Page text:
CONSUMER CATCH-UP: Ford recalls F-150 trucks due to headlight issue, 'voice cloning' allows scammers to create convincing fakes, and Americans prematurely withdrew $57 billion from retirement accounts

SAN FRANCISCO (KGO) -- Ford announces recalls for quarter of a million pickup trucks

Ford has announced three recalls that affect over a quarter-million pickup trucks.

Over 160,000 2018-2020 model F-150 pickups in the U.S. are being recalled due to a headlight defect that may reduce the visibility of oncoming drivers. The affected vehicles' daytime running lamps do not dim when the main headlight control is switched on, a violation of federal motor vehicle safety standards. Dealers will fix this issue with a software update.

Ford is also recalling almost 14,000 2015-16 F-150s in the U.S. to fix an engine block heater cable. When the truck is parked and the block heater cable is plugged into an electrical outlet, there is an increased risk of overheated or melted wiring and even fire. Customers are advised to not use the engine block heater cable until their vehicle is inspected.

A smaller Ford recall is directed towards 319 2020 F-Series Super Duty and 2021 Ford E-Series vehicles that may not have enough axle lubricant.

Consumers can check if their vehicle is affected by checking the Ford Recalls page or calling the Customer Relationship Center at 800-392-3673.



"Voice cloning" could allow scammers to create more convincing impostors over the phone

The ability to "clone" someone's voice is making it easier for impostors to scam unsuspecting victims, law enforcement agencies and the Federal Trade Commission warn.

Florida Attorney General Ashley Moody said in a warning to consumers that voice cloning technology makes it possible for a scammer to sample someone's voice from as little as a five-second recording. The scammers can then recreate that person's voice for a phone conversation. This is where the scammers can pretend to be someone's loved one in urgent need of money, in a more advanced version of the classic "grandparent scam." Victims, eager to help their loved one on the other end of the line, are then tricked into wiring funds to the criminals.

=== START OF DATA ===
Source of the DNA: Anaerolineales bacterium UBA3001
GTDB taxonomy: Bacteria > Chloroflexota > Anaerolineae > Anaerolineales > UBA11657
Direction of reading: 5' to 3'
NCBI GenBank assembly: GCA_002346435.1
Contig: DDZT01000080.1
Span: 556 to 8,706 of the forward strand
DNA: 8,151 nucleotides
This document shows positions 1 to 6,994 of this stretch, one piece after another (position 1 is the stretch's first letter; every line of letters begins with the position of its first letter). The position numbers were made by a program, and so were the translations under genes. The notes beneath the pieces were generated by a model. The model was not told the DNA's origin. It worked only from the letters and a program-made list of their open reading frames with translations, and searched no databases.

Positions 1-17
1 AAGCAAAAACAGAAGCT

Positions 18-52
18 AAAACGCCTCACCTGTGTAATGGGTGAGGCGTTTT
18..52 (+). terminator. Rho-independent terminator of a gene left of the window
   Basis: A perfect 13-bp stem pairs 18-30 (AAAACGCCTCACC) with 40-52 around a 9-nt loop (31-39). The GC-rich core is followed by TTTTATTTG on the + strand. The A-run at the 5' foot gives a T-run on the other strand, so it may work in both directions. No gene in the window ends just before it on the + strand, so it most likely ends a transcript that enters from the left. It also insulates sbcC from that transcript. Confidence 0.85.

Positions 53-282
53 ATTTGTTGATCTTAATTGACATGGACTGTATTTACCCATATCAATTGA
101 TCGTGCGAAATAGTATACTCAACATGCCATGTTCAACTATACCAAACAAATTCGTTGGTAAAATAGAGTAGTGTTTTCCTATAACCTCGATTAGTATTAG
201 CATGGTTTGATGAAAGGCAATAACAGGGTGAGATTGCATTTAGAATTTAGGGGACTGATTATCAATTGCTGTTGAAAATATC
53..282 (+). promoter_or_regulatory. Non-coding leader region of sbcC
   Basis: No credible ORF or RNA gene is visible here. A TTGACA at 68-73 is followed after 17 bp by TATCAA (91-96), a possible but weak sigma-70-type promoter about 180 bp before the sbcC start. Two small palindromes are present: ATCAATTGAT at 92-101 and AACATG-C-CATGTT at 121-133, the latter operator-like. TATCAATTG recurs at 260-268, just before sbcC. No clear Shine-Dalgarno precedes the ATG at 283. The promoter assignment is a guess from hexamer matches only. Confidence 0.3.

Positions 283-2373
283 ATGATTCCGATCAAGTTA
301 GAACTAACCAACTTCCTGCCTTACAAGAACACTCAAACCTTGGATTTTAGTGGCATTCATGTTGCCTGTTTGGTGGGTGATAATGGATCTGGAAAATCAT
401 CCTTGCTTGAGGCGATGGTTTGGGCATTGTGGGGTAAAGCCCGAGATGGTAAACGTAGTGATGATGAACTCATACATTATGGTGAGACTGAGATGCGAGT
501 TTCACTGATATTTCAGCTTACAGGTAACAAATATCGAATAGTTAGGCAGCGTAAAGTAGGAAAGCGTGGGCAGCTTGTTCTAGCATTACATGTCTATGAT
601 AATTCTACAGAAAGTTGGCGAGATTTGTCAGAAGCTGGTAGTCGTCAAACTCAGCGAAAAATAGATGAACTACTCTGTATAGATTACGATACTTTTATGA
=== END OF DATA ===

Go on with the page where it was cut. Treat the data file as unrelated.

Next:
Because it can be difficult to distinguish a real person's voice from their clone, consumers are urged to stay skeptical and ask questions that only the other person would know. If consumers have the actual contact info of the person the caller says they are, they're urged to hang up and call them using their known phone number to verify it's really them.



Americans prematurely withdrew $57 billion from their retirement accounts

A new report shows that many Americans are dipping into their retirement accounts early -- and paying hefty fees to do so.

The Internal Revenue Service collected about $5.7 billion dollars in penalties from retirement plans in 2017 (the latest year for which data is available), according to the study by the Investment Company Institute. Because withdrawing money from a retirement account before the age of 59 and a half incurs a 10 percent penalty on top of tax assessed on the withdrawn amount, the Investment Company Institute did some easy math to figure out that Americans withdrew $57 billion from their retirement accounts prematurely.

The IRS received 5.1 million returns that reported paying the early withdrawal penalty, meaning the average withdrawal was about $11,000.

There are some tax exempt reasons for making an early withdrawal -- education expenses, medical debts, or buying a home for the first time -- but financial experts warn that consumers should look into less costly methods of pulling together cash, including a 401(k) loan or personal bank loan.



Take a look at more stories and videos by Michael Finney and 7 On Your Side.

Copyright © 2020 KGO-TV. All Rights Reserved.